Economics and mathematical models

The mathematical methods of recent economics did not predict or prevent the current crisis. Should we look for a better way?

Mathematical modeling has revealed itself to be a vain and formalistic exercise incapable of explaining the international currency crises, stock-market and real-estate bubbles, or the global financial crises that have racked our world in the past two decades. It is increasingly evident, even to professional economists, that the tortuous positivist detour has led to an intellectual dead end. Hence, bizarre heterodox sects, such as behavioral economics, experimental economics, the “happiness” literature, neuro-economics, etc. now abound. Some market-oriented economists have even abandoned modern economic theory altogether for the less rigorous rhetoric and metaphors of Adam Smith’s “invisible hand” and Hayek’s “spontaneous order.”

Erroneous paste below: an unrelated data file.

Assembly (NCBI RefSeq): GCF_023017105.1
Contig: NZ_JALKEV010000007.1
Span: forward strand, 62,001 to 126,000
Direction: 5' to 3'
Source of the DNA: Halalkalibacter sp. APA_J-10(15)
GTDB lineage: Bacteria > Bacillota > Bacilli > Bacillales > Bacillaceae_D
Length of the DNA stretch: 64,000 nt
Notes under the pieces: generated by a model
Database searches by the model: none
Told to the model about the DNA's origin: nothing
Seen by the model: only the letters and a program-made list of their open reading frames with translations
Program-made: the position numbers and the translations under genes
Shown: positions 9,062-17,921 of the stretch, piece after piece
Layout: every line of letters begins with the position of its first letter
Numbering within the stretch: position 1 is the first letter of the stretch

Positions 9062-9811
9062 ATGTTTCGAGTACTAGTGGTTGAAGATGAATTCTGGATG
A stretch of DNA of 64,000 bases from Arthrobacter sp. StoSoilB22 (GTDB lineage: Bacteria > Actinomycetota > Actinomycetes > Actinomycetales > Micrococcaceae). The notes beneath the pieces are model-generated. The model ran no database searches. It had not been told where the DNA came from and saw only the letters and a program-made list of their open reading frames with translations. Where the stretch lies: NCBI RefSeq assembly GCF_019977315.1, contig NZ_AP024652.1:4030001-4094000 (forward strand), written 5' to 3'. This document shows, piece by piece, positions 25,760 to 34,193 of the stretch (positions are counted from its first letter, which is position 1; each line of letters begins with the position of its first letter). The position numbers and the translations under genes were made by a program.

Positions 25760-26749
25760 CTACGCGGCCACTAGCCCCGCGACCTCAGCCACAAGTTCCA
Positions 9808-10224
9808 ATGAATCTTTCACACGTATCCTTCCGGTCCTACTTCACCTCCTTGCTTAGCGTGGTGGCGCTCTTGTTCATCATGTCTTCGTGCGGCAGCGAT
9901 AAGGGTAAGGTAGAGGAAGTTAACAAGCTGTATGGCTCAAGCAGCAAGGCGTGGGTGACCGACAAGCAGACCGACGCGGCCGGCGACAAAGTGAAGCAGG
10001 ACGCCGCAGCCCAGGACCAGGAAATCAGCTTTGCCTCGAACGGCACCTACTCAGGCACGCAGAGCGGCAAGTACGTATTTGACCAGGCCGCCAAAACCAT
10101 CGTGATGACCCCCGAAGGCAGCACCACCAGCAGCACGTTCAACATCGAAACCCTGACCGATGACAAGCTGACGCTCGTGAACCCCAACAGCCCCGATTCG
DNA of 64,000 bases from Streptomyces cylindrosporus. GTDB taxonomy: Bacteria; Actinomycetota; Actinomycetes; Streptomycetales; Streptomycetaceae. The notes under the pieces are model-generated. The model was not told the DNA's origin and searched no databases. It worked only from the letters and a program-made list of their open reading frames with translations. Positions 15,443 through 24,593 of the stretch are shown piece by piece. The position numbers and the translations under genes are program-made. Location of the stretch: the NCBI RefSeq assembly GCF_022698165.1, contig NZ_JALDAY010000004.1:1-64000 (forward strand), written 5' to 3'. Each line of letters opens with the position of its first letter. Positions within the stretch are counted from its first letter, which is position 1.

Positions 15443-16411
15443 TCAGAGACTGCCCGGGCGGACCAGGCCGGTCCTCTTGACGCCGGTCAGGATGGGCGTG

The death knell is now tolling for the mathematical and positivist pretenders to the mainstream of economics.

via The Ambition of Rothbard’s Treatise – Joseph T. Salerno – Mises Institute . Note that positivism “seeks to apply the experimental methods of the natural sciences to the study of the problems of human action.” This tends to mechanize society with undesirable effects[1][2].

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